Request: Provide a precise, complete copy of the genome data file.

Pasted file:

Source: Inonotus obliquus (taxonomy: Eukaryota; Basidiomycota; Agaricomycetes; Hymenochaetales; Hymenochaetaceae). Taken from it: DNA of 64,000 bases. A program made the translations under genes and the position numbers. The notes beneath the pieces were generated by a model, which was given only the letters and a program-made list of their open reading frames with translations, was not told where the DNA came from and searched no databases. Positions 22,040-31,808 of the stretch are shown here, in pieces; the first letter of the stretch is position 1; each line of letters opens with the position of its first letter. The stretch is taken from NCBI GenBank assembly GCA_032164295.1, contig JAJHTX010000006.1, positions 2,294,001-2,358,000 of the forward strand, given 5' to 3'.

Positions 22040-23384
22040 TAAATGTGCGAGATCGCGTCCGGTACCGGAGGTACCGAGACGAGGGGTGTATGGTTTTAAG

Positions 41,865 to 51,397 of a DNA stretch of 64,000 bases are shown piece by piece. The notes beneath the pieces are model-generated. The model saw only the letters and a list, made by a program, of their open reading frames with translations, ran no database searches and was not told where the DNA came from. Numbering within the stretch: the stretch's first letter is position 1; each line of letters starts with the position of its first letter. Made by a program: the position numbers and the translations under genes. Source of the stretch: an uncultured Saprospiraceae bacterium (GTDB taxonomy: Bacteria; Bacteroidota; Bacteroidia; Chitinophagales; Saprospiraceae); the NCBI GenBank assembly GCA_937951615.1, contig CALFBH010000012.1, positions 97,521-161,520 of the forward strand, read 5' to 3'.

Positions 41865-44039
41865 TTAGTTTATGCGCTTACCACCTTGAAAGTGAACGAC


Source: Inonotus obliquus (taxonomy: Eukaryota; Basidiomycota; Agaricomycetes; Hymenochaetales; Hymenochaetaceae). Taken from it: DNA of 64,000 bases. A program made the translations under genes and the position numbers. The notes beneath the pieces were generated by a model, which was given only the letters and a program-made list of their open reading frames with translations, was not told where the DNA came from and searched no databases. Positions 22,040-31,808 of the stretch are shown here, in pieces; the first letter of the stretch is position 1; each line of letters opens with the position of its first letter. The stretch is taken from NCBI GenBank assembly GCA_032164295.1, contig JAJHTX010000006.1, positions 2,294,001-2,358,000 of the forward strand, given 5' to 3'.

Positions 22040-23384
22040 TAAATGTGCGAGATCGCGTCCGGTACCGGAGGTACCGAGACGAGGGGTGTATGGTTTTAAG

Positions 41,865 to 51,397 of a DNA stretch of 64,000 bases are shown piece by piece. The notes beneath the pieces are model-generated. The model saw only the letters and a list, made by a program, of their open reading frames with translations, ran no database searches and was not told where the DNA came from. Numbering within the stretch: the stretch's first letter is position 1; each line of letters starts with the position of its first letter. Made by a program: the position numbers and the translations under genes. Source of the stretch: an uncultured Saprospiraceae bacterium (GTDB taxonomy: Bacteria; Bacteroidota; Bacteroidia; Chitinophagales; Saprospiraceae); the NCBI GenBank assembly GCA_937951615.1, contig CALFBH010000012.1, positions 97,521-161,520 of the forward strand, read 5' to 3'.

Positions 41865-44039
41865 TTAGTTTATGCGCTTACCACCTTGAAAGTGAACGAC